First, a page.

.. ng on. Political unrest in this period led to a decisive split in geographic territory, and thus a split in religious views. A group of people left the area of Judah and traveled North to found Israel, where they could be free to practice their own political flavors, and their own religious flavors as well. This sort of behavior has come to be seen as common of oppressed people, and the result is almost always a great deviation in the ways of the old world.
A perfect example of this comes when examining the point in American history where independence was declared from England. Now, mere centuries later, America is as different in its politics, religions, and social forces from England as one could imagine. This was most likely the result when Israel was founded, far back in Biblical history. Communication between the two cities was sparse. The priests and prophets were undoubtedly addressing items pertinent to one group, but not neccesarily the other.
The influence of foreign traders to each of the two places, as well as the political attitudes of each all would have had enormous impact on a newly-spawned religion. Thus, it can easily be seen that the religion was split into (at least) two major divisions during this time period. Toward the end of the Divided Monarchy, it seems that the prophets began calling for major changes in the basic foundation of the early Jews lives. The kings and priests had no major disputes with the status quo, but apparently the prophets were calling for a reorganization. This sort of turmoil within can do nothing but further split peoples faith. It was is if the question was posed : to follow the kings and the priests, who have guided us and kept us safe? or follow the far-seeing prophets, who are more like us and honestly have our best interests at heart? As the next major historical division occurred this sort of argument would continue, and thus the Jewish people were left to practice their religion in whatever way they felt best : multiple groups of people with varying faith in the many forms of Judaism as it existed toward the end of the Divided Monarchy. Hasmonean / Maccabean and Roman Era This time period in Jewish history is politically tumultuous, leading to high levels of splits and variations in the religion itself. One of the most disruptive types of all wars is a civil war.
And this is exactly what occurs at the outset in the Jewish homeland of Jerusalem. The Jewish civil war was against the extreme Hellenizers (people who tended toward utter reason in their beliefs) and the moderate Hellenizers (people who can see things rationally, but believe there are more items to consider than this — ex. the Maccabean family, who became the Hasmonean kings). So right away, it is apparent that the ideas that the Greeks introduced into Jewish culture have acted as time-bombs of social memes, and have created a major split in the religion. When the violence of the war has subsided, the moderate Hellenizers have won (everything in moderation!) and rule for a short time, until the Roman empire attacks and throws even more kinks into the Jewish society. When the Romans take over, the Hasmonean kings are left in place as puppet kings, which ultimately forces the general population to question their governing body.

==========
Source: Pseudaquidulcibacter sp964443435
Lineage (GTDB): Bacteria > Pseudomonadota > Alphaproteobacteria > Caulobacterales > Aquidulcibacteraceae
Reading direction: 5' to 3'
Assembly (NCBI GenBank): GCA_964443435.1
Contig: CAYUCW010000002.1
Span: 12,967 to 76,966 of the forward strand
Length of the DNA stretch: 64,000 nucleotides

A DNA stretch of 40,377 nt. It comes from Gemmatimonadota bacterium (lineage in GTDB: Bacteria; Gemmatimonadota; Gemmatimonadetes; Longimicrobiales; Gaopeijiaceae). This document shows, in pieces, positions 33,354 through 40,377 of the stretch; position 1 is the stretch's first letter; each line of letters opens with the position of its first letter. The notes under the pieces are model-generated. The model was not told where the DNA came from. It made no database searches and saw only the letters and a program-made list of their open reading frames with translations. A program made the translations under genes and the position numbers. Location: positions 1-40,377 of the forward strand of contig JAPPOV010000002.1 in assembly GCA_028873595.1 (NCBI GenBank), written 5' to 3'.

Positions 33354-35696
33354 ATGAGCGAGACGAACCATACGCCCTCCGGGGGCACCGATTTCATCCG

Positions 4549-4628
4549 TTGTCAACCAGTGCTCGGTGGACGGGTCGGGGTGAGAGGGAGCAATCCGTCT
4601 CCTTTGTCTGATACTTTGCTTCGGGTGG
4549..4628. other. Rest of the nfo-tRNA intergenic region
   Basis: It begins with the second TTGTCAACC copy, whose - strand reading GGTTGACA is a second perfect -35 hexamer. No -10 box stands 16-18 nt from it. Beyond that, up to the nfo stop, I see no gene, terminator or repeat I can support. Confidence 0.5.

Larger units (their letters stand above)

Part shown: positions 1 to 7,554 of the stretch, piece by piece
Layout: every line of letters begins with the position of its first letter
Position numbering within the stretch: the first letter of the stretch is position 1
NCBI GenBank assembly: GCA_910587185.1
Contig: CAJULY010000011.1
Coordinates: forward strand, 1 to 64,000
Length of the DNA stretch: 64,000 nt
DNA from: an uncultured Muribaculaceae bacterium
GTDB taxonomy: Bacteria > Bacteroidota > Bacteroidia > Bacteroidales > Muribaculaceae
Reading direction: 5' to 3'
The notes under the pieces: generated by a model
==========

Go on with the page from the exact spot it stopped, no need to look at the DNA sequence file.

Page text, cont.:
When the Romans destroy the temple in Jerusalem, it is made painfully clear that some changes are going to be made. Most obvious, the priests suddenly have no major role in the religion. Their primary purpose had been to tend to the sacrificing of animals, and since it is illegal to sacrifice an animal outside the temple, the priests were in an unsettling position. As can be seen in countless other examples, politics and religion are invariably tied, and people began practicing their own flavors of Judaism after their civilization had been so radically altered. At this point in history, there is really no solid rule to prevent such splits, and for a time a mixed form of Judaism with many varieties flourishes. No one was sure what to do once the heart of Judaism (the temple) had been destroyed, but it soon became apparent that an appealing option was arising.
Two major social groups of the time period were vying for power. The first group, the Saducees were associated with the displaced Hasmonean kings. The second group, the Pharisees, had an idea that would help work around the tragic destruction of the temple. People were split, once again. They could stay with the traditional Saducees (who had the political power, believed in only written Torah, and did not subscribe to resurrection — basically a conservative view), or they could side with the newcomers, the Pharisees (who had religious power, believed in both the written and the oral Torah, and believed in resurrection) and hope to preserve their Jewish heritage by worshiping outside of the temple, in their everyday life.
It was not a hard decision, and the Pharisees eventually gained power, leading the Jewish religion into its next phase of Rabbinic Judaism. It is apparent that in each of the three time periods discussed above that many factions of the same religion were active. Competing philosophies, outside political forces, and geographic isolation are among the most obvious of the dividing forces. However many other influences pound each and every day on a given social institution, subtly forming it and changing it into something it was not. For this reason, the answer to the debate whether Judaism is a single, or multiple religion(s) is an obvious one, depending upon how you choose to look at it. Every religion has many pieces, but as long as there are a few constants (such as the birthplace, the language, literature, etc) it is possible to view the whole as a single force, and still acknowledge variations that will inevitably spring-up.